The New Flu Vaccine Will Reportedly Beat Last Year's Shot: All the Details

flu vaccineFlu season is almost upon us, and while we don't expect you to cheer, here's something you CAN look forward to: The 2015 flu vaccine is now available, and it's supposedly much better than last year's problematic formulation.

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The 2014 flu vaccine was, as The Washington Post put it bluntly, "a disaster." The reason? A surprise strain called H3N2 popped up out of nowhere. H3N2 made tons of people sick and was responsible for the deaths of 145 children.

Flu shots typically are 50-60 percent effective in preventing you from getting sick. Last year, their effectiveness was about ... 13 percent.

But making a flu vaccine is complicated business -- and sounds kinda like a crapshoot. Looking at hospital data, modeling programs, and sample of viruses, researchers have to make their best educated guess as to which strains are going to be hardest-hitting in the upcoming season. (Hopefully they don't just pull names out of a hat.)

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To complicate matters, there are over 100 different kinds of subtypes and viruses constantly mutate.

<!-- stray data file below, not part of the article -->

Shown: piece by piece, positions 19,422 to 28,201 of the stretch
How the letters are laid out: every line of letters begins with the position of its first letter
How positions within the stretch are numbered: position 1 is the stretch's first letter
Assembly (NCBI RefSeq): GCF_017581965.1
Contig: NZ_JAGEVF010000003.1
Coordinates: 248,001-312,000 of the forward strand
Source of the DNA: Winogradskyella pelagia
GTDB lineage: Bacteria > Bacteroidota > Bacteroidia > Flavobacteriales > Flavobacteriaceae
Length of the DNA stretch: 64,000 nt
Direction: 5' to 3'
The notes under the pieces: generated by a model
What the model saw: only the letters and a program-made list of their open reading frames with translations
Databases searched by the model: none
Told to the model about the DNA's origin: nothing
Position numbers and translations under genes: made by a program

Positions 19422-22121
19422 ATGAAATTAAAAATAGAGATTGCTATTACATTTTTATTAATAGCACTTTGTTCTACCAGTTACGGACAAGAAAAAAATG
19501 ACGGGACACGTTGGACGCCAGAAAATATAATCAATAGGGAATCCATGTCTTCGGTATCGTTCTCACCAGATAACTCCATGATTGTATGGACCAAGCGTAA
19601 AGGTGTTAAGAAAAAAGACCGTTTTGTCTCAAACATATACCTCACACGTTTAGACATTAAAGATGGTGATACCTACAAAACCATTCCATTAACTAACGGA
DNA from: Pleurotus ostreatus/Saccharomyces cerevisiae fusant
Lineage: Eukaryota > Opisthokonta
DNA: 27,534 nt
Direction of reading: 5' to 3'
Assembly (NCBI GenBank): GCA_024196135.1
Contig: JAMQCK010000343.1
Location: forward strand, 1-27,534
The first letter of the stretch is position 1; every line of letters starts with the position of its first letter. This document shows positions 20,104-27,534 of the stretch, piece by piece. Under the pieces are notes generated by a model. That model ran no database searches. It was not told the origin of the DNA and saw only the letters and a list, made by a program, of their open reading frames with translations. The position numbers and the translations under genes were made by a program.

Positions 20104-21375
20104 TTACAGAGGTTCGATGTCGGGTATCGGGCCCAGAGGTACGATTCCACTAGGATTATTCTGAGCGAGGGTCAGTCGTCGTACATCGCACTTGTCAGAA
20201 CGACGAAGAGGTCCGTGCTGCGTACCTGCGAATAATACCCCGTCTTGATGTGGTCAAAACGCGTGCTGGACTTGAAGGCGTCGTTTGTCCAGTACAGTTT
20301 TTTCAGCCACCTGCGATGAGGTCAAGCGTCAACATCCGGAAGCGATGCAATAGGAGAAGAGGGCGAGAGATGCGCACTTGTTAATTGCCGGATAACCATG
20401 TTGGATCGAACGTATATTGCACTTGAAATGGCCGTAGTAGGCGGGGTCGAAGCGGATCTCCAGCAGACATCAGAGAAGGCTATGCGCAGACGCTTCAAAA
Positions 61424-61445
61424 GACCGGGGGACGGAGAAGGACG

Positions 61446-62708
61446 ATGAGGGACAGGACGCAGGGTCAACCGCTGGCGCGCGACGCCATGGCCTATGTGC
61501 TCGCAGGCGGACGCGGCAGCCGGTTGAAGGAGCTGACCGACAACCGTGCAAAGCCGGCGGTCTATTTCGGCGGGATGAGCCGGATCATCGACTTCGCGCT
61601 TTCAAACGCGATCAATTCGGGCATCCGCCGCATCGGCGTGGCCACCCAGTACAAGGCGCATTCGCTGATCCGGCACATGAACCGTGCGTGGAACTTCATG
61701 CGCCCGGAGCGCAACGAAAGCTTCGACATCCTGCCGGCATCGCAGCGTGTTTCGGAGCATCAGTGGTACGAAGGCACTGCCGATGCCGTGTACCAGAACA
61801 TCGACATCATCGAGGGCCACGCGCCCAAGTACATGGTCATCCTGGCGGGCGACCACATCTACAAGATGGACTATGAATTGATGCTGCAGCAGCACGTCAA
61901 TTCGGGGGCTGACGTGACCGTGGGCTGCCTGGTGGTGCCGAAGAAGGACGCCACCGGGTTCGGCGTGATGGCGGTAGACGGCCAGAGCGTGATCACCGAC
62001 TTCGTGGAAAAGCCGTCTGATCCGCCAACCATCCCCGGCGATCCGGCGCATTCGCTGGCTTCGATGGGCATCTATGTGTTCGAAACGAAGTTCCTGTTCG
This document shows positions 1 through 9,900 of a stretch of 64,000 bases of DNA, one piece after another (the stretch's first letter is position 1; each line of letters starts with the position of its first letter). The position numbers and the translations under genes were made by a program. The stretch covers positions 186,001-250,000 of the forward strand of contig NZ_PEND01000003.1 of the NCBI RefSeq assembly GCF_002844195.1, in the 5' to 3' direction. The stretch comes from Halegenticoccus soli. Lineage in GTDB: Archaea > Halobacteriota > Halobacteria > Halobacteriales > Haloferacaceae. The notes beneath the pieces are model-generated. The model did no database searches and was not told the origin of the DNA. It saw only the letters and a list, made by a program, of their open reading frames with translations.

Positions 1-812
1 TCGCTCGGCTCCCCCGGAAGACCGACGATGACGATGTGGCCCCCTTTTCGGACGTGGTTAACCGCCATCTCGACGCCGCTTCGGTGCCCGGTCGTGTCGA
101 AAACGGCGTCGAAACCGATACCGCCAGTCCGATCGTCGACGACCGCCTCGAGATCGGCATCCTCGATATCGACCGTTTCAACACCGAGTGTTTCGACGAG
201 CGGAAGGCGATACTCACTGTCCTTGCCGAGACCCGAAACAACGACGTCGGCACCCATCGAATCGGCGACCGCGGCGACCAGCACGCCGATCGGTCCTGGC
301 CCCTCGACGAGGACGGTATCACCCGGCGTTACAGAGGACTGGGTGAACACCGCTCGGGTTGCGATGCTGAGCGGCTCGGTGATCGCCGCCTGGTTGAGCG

But this year, the U.S. Centers for Disease Control and Prevention is optimistic that the latest flu shot formulation -- derived from the H1N1-like virus, H3N2-like virus, and influenza B -- is supposed to match mutational changes to these three dominant strains of the flu. In turn, it'll provide more coverage -- especially against H3N2, says the CDC. And of course, they're doing their usual hard sell to encourage EVERYONE to rush out and get it.

Should you?

Yes, says J. Lee Jenkins, MD, an emergency physician, researcher, and expert in Emergency Public Health at The Johns Hopkins Hospital in Baltimore, Maryland. "The CDC has estimated that the flu vaccine can prevent 5-7 million illness each year, not to mention tens of thousands of hospital stays," Dr. Jenkins tells us.

And if you're one of those people (you know who you are!) who think, "Eh, how bad can the flu be?" consider Dr. Jenkins's take on this laissez-faire approach:

Often, we talk about deaths or hospitalizations from the flu. The reality is most people don't have to go to [the] hospital, but they are usually home sick, missing work and time with loved ones. Real flu often feels like you've been hit by a truck and it can take a week or more to feel better. Why give up a week of your life just because you didn't want to get a flu shot?

Everyone over the age of 6 should get vaccinated, Jenkins says. Especially children, people with chronic health problems, and those who work in the service industry or who have high contact with others.

She elaborates, "As a mother of two young girls, I would never want them to catch the flu at school, or worse, to catch the flu from me."

And THAT is the best reason yet we've heard to get a flu shot.

 

Image via Juanmonino/iStock

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